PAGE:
Comparing tomato pruning approaches
A little horticultural experiment took place in our back garden to compare the impact of different approaches to pruning tomato plants upon tomato yields across three different cultivars of tomato. The experiment was undertaken by my wife Ann a.k.a @green_city_gdns who asked me to visualise the results for her blog. You can read more about the methodology and results in the Green City Gardens Blog.
Charting the results
A chart quickly engages the audience to show them the differences between different cultivars in terms of yield. However, it is important to retain an element of accuracy in the way the data is presented. The chart quickly shows the result, that 2 out of the 3 cultivars of tomato produce higher yields when pruned to a single ‘truss’ (cluster of smaller stems where flowers and fruit develop) compared to standard pruning techniques, which employ more trusses.
I used a simple, clean approach to charting the data using a ‘lollipop chart’ to show the yields for each cultivar. This is simply the combination of a dot plot chart with a thin bar chart. To achieve this I created a ‘dual axis’ chart in data visualisation software tableau desktop, replacing the marker circle with a tomato icon taken from Flaticon.com. The title is used to tell the key take away message of the experiment concisely.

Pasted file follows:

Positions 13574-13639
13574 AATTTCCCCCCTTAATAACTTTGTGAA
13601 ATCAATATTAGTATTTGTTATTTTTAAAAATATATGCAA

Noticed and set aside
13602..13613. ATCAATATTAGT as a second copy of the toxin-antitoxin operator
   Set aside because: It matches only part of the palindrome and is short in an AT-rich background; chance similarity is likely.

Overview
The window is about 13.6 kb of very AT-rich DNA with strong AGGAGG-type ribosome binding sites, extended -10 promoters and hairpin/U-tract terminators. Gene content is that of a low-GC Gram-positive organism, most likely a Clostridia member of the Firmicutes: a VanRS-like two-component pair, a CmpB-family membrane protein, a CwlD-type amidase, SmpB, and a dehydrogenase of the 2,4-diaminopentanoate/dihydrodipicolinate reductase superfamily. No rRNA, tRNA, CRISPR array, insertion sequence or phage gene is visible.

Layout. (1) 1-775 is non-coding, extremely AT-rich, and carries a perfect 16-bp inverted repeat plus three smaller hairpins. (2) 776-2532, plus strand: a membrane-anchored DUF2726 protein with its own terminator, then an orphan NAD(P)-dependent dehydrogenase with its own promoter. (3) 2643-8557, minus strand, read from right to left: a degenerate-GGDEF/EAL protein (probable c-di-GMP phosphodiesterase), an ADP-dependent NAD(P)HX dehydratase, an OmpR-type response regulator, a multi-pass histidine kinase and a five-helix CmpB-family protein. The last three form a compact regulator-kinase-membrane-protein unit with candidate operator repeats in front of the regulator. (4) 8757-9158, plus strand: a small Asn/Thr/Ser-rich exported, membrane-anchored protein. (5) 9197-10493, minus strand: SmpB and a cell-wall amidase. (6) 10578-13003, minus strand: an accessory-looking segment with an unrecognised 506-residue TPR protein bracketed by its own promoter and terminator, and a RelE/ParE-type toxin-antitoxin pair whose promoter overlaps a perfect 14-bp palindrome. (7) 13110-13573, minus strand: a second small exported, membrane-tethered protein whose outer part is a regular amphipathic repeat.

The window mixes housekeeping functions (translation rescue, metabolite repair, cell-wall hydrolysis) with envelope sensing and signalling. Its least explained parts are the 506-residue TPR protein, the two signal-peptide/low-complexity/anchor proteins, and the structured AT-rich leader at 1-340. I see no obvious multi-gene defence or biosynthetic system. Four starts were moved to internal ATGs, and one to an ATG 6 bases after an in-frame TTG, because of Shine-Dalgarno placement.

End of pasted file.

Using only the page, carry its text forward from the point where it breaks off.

This chart type can be good fun and more engaging to the audience than a bar chart. For example, I used different coloured tomato icons to represent each of the three tomato cultivars. However, lollipop charts also retain most of the accuracy of a bar chart by showing differences in value by length.
Larger tomato icons would allow the values to be incorporated within the marker but in this case the numbers were obscured by the tomato leaves so I left them outside. Larger markers also need to be treated with some care as instead of a straight edge of a bar the comparison is across the height of the marker, which covers a range of values.
Charting data can quickly show impact
To conclude the experiment was fascinating in itself and I really enjoyed eating the produce! Charting the data collected produced a quick visual result of the experiment. The challenge is to balance actively engaging the audience whilst accurately portraying the results of the experiment. The lollipop chart is a simple, fun variant on the bar chart whilst retaining most of its accuracy.
For more information on lollipop charts please see:
- Evergreen S. (2017) Effective Data Visualization. p121-127. Sage.
- Wexler S, Shaffer J and Cotgreave A. (2017) The Big Book of Dashboards. P349 and p408. Wiley.